Three teenage boys arrested after aggravated robbery of Napier petrol station

Three 17-year-old boys have been arrested following the robbery of a Napier petrol station yesterday morning.

According to Police, at around 6am yesterday, three armed suspects entered the Z Petrol Station on Kennedy Road in Napier, demanded goods from an attendant before fleeing the scene with the items.

The attendant was left shaken from the incident but was uninjured.

A black Nike sports bag containing items of interest to police is believed to have been dumped somewhere between the petrol station and suburb of Marewa. 

Members of the public who may have located the bag or have any relevant information have been advised to contact police.

Two of the teenagers will appear in Hastings District Court tomorrow, while a third will appear in the same court next week facing one charge of aggravated robbery.

Source: 1 NEWS



Tense confrontation amid peaceful vigils one year after white supremacist rally in Charlottesville

The city of Charlottesville marked the anniversary of last year's white supremacist violence that sent ripples through the country with largely peaceful vigils and other events, but police had a brief, tense confrontation with demonstrators angry over the heavy security presence there this weekend.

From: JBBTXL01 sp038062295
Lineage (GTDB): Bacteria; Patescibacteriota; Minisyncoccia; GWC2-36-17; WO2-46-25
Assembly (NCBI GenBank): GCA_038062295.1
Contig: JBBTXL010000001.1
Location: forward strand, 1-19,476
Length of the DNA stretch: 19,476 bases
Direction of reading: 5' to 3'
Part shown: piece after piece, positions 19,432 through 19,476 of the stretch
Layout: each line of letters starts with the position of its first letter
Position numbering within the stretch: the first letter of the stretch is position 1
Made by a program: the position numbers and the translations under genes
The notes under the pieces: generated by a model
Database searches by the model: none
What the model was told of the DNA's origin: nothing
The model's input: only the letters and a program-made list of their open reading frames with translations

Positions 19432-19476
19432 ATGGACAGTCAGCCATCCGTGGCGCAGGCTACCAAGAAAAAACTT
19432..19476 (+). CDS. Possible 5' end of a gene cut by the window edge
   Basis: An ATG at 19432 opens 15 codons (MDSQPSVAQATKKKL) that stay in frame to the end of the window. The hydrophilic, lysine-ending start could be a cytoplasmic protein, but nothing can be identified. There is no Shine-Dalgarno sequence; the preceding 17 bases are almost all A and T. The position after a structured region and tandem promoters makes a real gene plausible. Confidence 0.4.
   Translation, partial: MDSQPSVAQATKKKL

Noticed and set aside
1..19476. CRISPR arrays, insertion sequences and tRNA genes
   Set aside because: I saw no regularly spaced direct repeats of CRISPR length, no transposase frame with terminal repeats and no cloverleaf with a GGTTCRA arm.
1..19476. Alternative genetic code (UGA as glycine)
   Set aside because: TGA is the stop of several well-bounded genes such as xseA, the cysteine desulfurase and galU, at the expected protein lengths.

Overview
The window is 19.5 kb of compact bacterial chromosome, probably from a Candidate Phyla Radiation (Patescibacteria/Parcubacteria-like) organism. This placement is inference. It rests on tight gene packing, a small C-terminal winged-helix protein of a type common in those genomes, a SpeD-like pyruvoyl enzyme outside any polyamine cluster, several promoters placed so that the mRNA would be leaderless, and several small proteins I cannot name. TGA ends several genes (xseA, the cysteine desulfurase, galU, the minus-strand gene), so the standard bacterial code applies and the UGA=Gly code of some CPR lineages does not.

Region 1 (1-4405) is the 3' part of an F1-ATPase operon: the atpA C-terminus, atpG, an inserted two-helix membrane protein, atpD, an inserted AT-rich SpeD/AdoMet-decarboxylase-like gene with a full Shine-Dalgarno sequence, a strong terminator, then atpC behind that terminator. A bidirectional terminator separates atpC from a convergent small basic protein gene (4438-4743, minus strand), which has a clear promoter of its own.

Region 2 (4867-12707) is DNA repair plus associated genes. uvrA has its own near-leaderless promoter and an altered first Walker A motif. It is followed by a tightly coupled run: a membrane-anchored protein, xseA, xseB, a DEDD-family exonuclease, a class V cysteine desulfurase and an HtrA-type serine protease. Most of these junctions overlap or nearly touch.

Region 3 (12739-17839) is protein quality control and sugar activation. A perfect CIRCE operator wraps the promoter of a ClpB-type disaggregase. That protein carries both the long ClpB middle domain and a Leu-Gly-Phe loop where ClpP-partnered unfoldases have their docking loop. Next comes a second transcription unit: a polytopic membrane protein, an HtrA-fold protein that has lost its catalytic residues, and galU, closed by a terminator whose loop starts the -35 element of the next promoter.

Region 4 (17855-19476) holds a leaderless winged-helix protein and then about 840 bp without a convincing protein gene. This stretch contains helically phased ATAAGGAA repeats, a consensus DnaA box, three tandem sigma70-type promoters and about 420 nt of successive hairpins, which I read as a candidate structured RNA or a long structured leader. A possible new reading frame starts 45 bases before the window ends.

A group anti-fascism demonstrators march in the downtown area in anticipation of the anniversary of last year's Unite the Right rally. Source: Associated Press

"Why are you in riot gear? We don't see no riot here," activists chanted Saturday evening (local time).

Shortly before a planned evening rally to mark the anniversary of a campus confrontation between torch-carrying white nationalists and counterprotesters, activists unfurled a banner that said, "Last year they came w/ torches. This year they come w/ badges."

Demonstrators carry banners in front of the Rotunda on the campus of the University of Virginia. Source: Associated Press

A group of more than 200 protesters — students, residents and others — then marched to another part of the University of Virginia's campus, where many in the crowd shouted at officers in riot gear forming a line.

A group of anti-fascist and Black Lives Matter demonstrators march in front of the Rotunda on the campus of the University of Virginia. Source: Associated Press

Kibiriti Majuto, a coordinator for UVA Students United, said the students moved to another part of campus because they didn't want to be "caged" in the area where the planned rally area.

Mr Majuto said police "were not on our side" last year when white supremacists surrounded counter-protesters on the rotunda.

"Cops and Klan go hand in hand," he said.